Shares of Gossamer Bio (NASDAQ:GOSS) were crashing 37.7% lower as of 11:31 a.m. EST on Monday. The big sell-off came after Novartis (NYSE:NVS) announced it was discontinuing development of fevipiprant as a potential treatment for asthma after disappointing results in late-stage clinical studies. Both fevipiprant and Gossamer's lead candidate, GB001, use the same mechanism of action by inhibiting DP2 pathways.
The setback for fevipiprant wasn't unexpected. Novartis reported in October that the drug failed to meet the primary endpoint in two late-stage clinical studies. That news caused Gossamer's share price to swing wildly, with pessimism giving way to optimism that GB001 might be successful despite fevipiprant's setback. Novartis' latest update appears to have zapped all of that optimism.
Biotech stocks are often volatile, with clinical-stage biotechs like Gossamer especially prone to huge swings. Making today's news worse is that Novartis' failure with fevipiprant isn't the only canary in the coal mine for Gossamer's GB001. Other DP2 inhibitors have also proved unsuccessful in treating asthma, including another Novartis drug, QAV680, Amgen's vidupiprant, Array Biopharma's ARRY-502, and AstraZeneca's AZD1981.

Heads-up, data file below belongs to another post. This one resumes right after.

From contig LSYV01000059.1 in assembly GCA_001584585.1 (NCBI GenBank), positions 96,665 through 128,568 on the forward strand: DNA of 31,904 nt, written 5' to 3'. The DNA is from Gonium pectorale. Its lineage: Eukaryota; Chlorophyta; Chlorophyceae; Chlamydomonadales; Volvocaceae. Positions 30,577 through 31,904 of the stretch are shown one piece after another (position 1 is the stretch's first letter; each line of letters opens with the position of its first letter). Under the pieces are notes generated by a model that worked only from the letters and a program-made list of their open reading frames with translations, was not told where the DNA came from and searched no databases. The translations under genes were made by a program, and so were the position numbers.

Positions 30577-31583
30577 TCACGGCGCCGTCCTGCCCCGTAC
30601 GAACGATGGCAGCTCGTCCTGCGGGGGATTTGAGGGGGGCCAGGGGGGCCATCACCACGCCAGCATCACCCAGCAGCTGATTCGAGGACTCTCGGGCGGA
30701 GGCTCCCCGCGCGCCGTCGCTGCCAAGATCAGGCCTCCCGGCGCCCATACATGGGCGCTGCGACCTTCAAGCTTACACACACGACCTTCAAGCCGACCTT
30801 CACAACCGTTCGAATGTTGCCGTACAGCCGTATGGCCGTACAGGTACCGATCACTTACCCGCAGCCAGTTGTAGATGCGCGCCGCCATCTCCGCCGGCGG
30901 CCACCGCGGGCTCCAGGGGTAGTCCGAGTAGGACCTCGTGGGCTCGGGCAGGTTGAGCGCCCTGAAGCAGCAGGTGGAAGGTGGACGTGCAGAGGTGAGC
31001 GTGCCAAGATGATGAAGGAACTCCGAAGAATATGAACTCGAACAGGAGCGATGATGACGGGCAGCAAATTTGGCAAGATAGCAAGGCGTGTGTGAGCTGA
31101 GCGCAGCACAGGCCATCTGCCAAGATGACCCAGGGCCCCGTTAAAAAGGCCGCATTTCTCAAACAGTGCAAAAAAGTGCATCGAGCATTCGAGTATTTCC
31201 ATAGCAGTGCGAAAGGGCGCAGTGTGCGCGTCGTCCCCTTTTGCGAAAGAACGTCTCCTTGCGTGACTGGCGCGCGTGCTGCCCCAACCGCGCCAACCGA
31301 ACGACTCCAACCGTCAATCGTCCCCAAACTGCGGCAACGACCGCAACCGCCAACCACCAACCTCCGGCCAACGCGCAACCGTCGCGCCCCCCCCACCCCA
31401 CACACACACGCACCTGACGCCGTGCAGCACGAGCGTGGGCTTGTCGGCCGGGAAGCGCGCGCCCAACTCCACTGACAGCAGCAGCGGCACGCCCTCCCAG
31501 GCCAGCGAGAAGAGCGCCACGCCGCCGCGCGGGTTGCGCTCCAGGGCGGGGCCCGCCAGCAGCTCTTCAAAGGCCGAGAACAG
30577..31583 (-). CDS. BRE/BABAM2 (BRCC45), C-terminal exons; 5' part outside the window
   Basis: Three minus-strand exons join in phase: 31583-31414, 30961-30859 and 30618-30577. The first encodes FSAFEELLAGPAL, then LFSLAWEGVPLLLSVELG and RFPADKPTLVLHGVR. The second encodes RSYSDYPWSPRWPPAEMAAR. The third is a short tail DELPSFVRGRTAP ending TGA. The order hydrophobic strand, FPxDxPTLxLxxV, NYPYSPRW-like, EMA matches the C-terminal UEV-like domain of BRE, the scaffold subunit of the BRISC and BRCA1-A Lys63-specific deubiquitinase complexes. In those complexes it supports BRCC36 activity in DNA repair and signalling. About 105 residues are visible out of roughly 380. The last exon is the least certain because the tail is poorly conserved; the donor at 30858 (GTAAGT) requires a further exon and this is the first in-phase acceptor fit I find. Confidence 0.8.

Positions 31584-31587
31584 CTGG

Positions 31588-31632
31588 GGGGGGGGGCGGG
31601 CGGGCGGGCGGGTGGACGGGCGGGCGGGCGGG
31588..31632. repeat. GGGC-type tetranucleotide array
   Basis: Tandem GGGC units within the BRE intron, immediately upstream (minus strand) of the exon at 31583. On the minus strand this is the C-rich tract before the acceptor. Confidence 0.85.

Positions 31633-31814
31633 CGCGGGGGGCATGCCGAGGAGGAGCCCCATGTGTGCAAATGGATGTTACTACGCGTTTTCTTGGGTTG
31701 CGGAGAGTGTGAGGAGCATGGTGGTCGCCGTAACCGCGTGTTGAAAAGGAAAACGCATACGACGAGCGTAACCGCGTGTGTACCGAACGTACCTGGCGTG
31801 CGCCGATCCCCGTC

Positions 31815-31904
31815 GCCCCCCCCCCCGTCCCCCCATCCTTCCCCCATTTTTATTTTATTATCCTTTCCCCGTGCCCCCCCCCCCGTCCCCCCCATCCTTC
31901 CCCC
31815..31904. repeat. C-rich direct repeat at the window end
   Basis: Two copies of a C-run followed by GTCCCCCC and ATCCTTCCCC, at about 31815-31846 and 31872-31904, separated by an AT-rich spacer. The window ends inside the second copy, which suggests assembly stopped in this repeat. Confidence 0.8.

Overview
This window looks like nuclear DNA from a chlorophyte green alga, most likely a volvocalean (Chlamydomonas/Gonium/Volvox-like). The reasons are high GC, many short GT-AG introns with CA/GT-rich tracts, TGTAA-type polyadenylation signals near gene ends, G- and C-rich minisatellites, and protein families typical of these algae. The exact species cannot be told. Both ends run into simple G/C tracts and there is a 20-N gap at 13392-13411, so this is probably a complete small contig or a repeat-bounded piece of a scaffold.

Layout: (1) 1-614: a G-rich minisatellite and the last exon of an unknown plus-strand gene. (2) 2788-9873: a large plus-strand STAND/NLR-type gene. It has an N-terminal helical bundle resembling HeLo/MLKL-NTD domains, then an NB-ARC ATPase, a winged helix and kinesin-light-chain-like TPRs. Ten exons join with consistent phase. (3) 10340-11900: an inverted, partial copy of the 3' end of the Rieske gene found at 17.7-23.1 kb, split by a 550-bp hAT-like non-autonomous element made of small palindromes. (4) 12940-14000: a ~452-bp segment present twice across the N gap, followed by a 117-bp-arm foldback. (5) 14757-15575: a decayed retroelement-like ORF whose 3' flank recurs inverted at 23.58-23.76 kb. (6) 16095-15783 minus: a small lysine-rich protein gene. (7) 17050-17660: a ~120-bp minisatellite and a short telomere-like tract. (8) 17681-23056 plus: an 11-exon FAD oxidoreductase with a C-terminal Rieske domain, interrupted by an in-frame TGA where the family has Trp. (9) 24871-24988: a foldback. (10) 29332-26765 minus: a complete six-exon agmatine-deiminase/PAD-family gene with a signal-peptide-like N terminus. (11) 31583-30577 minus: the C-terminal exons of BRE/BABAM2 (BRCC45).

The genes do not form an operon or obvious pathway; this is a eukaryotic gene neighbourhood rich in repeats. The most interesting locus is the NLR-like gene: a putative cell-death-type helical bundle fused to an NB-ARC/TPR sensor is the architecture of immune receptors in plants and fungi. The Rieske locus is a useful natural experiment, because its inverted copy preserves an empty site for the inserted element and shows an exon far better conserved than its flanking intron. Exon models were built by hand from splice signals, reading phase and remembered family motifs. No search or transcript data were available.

Gossamer will report interim results from a phase 2 study evaluating GB001 in treating asthma in the first half of 2020, with top-line results expected in the second half of next year. The company also should report results from another phase 2 study of the drug in treating chronic rhinosinusitis in the second half of 2020. The news from Novartis doesn't provide much reason to be hopeful about how GB001 will fare. The good news for Gossamer is that it has other pipeline candidates to turn to if GB001 isn't successful.